• Competition Commission South Africa, ‘Health market inquiry: provisional findings and recommendations report’, July 5, 2018. Available: http://www.compcom.co.za/wp-content/ uploads/2018/07/Health-Market-Inquiry-1.pdf 
  • Dawson JA, et al, ‘Pulse oximetry for monitoring infants in the delivery room: a review’, Arch Dis Child Getal Neonatal Ed, 2007, 92: F4–F7                                                                                       
  • Dewey KG, et al, ‘Risk factors for suboptimal infant breastfeeding behavior, delayed onset of lactation, and excess neonatal weight loss’, Pediatrics, 2003, 112: 607–619
  • Duffield A, et al, ‘Optimal administration of cefazolin prophylaxis for caesarean delivery’, J Perinatol, 2017, 37:16–20. doi:10.1038/jp.2016.210 
  • Dureya EL, et al, ‘The impact of ambient operating room temperature on neonatal and maternal hypothermia and associated morbidities: a randomized controlled trial’, Am J Obstet Gynecol, 2016, 214: 505.e1–e7. doi:10.1016/j.ajog.2016.01.190   
  • Hofmeyr GJ, ‘Caesarean Section’ in Cronje HS, Cilliers JBF, du Toit MA, (eds), Clinical Obstetrics a South African Perspective, 4th ed., Braamfontein: Van Schaik 
  • Horn E-P, et al, ‘The incidence and prevention of hypothermia in newborn bonding after caesarean delivery: a randomized controlled trial’, Anesth Analg, 2014, 118: 997–1002
  • Kelleher J, et al, ‘Oropharyngeal suction versus wiping of the mouth and nose at birth: a randomized equivalency trial’, Lancet, 2013, 382:3260330. doi:10/1016/S0140-6736(13)60775-8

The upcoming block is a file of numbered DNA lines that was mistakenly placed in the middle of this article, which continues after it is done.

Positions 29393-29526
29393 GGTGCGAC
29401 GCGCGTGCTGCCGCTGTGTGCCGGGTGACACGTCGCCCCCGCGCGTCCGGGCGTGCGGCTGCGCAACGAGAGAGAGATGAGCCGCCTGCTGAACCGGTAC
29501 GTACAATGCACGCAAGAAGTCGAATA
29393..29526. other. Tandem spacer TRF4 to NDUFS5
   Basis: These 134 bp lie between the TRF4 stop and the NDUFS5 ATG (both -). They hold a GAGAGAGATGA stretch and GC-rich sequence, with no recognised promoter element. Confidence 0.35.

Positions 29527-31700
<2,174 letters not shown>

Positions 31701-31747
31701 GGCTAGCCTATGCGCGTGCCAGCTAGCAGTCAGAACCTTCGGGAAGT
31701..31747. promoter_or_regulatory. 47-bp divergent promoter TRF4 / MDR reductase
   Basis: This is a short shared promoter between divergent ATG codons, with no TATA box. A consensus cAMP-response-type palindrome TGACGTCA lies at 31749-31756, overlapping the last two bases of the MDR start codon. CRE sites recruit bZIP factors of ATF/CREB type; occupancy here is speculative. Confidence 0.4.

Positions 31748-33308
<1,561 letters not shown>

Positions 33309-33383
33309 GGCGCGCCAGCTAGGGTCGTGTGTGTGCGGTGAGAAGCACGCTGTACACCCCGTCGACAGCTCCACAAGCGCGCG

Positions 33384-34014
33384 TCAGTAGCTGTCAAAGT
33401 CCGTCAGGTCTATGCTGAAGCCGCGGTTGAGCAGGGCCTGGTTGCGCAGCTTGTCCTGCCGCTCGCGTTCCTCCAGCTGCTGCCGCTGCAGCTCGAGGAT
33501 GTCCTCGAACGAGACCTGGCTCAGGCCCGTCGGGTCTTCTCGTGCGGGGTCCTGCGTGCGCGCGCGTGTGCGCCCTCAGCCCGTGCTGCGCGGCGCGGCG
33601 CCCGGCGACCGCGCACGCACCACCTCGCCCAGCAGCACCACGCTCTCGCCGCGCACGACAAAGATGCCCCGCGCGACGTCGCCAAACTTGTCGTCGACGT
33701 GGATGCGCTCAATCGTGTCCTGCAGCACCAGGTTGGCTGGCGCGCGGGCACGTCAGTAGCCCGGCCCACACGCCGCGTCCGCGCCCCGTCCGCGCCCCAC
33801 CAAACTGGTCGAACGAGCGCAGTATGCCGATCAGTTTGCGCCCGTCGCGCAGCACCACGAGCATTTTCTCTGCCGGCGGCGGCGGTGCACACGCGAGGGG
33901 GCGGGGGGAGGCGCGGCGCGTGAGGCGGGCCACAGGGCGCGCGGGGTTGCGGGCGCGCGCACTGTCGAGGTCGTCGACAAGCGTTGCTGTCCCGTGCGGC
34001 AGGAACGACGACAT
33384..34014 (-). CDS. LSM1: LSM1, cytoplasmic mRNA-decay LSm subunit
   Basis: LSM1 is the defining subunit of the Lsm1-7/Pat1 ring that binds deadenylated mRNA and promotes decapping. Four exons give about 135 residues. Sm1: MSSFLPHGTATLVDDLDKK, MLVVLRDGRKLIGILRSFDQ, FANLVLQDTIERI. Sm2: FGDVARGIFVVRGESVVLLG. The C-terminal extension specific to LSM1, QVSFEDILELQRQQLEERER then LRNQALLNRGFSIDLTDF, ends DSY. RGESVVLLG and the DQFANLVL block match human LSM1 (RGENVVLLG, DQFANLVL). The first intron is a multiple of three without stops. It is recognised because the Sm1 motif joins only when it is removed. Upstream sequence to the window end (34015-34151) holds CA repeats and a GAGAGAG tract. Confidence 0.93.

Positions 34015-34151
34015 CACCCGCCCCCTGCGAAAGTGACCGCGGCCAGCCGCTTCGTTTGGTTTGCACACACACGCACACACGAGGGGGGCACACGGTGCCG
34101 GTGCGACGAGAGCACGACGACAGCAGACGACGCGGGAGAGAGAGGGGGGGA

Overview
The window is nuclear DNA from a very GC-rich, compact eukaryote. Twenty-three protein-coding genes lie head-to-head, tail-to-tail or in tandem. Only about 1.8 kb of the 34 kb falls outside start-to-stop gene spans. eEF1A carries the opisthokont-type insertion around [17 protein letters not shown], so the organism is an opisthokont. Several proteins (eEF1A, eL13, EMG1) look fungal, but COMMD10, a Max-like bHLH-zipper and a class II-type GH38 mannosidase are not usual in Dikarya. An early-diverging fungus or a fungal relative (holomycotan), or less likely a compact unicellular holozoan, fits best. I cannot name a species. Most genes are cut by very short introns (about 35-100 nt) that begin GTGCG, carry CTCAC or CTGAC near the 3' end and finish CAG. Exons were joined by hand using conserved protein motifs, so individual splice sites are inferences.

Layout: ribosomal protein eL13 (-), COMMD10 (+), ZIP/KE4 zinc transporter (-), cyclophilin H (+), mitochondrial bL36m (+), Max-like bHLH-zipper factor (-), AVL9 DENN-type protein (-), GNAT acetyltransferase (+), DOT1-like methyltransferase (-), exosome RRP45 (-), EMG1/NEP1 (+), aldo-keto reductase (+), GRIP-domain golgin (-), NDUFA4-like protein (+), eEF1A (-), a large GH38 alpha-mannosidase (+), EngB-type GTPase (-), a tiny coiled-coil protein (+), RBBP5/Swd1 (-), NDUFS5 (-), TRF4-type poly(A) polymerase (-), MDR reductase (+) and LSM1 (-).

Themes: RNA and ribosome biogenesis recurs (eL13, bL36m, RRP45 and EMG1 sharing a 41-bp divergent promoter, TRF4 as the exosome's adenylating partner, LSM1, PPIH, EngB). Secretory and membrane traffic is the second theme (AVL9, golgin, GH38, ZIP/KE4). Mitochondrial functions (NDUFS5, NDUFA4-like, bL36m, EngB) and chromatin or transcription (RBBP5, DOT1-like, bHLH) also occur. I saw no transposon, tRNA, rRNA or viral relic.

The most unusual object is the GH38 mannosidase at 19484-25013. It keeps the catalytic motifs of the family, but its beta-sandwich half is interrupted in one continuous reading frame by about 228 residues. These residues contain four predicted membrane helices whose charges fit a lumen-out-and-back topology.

• Konstantelos D, et al, ‘Analysing support of postnatal transition in term infants after c-section’, BMC Pregnancy and Childbirth, 2014, 14:225–30. doi:10.1186/1471-2393-14-225
  • McDonald SJ, et al, ‘Effect of timing of umbilical cord clamping of term infants on maternal and neonatal outcomes’, Cochrane Database of Systemic Reviews, 2013, Issue 7. Art No.: CD004074. doi: 10.1002/14651858.CD004074.pub3
  • Morrison JJ, et al, ‘Neonatal respiratory morbidity and mode of delivery at term: influence of timing of elective caesarean section’, BJOG, 1995, 102: 101–106
  • Renfrew MJ, et al, ‘Support for healthy breastfeeding mothers with healthy term babies’, Cochrane Database Syst Rev, 5: CD001141. doi: 10.1002/14651858.cd00141.pub4
  • Rose O, et al, ‘Developmental scores at 1 year with increasing gestational age, 37-41 weeks’, Pediatrics, 2013, 131: e1475–1481. doi: 10.1542/peds.2012-3215
  • Sakala C, et al, ‘Hormonal physiology of childbearing, an essential framework for maternal-newborn nursing’, JOGNN, 2016, 45: 264–275. doi:10.1016/j.jogn.2015.12.006    
  • Sandall J, et al ‘Short-term and long-term effects of caesarean section on the health of women and children’, Lancet, 2018, 392: 1349–57
  • Stinson LF, et al, ‘A critical review of the bacterial baptism hypothesis and the impact of cesarean delivery on the infant microbiome’, Front Med, 2018, 5:135. doi:10.3389/fmed.2018.00135
  • Swanson JR, et al, ‘Transition of fetus to newborn’, Pediatr Clin N Am, 2015, 62:329–343. Available: http://dx.doi.org/10.1016/j.pd.2014.11.002
  • Walker KF, et al, ‘The dangers of the day of birth’, BJOG, 2014, 121: 714–718

Professor Suzanne Delport is a retired neonatologist, but she is probably busier now than when she was in fulltime employment! Prof Delport worked at Kalafong Hospital in conjunction with the University of Pretoria for most of her illustrious career. She has a particular interest in the wellbeing of the mother-infant dyad during the perinatal period, and is a very strong breastfeeding supporter.

This article was originally published in Sensitive Midwifery Magazine in October 2019.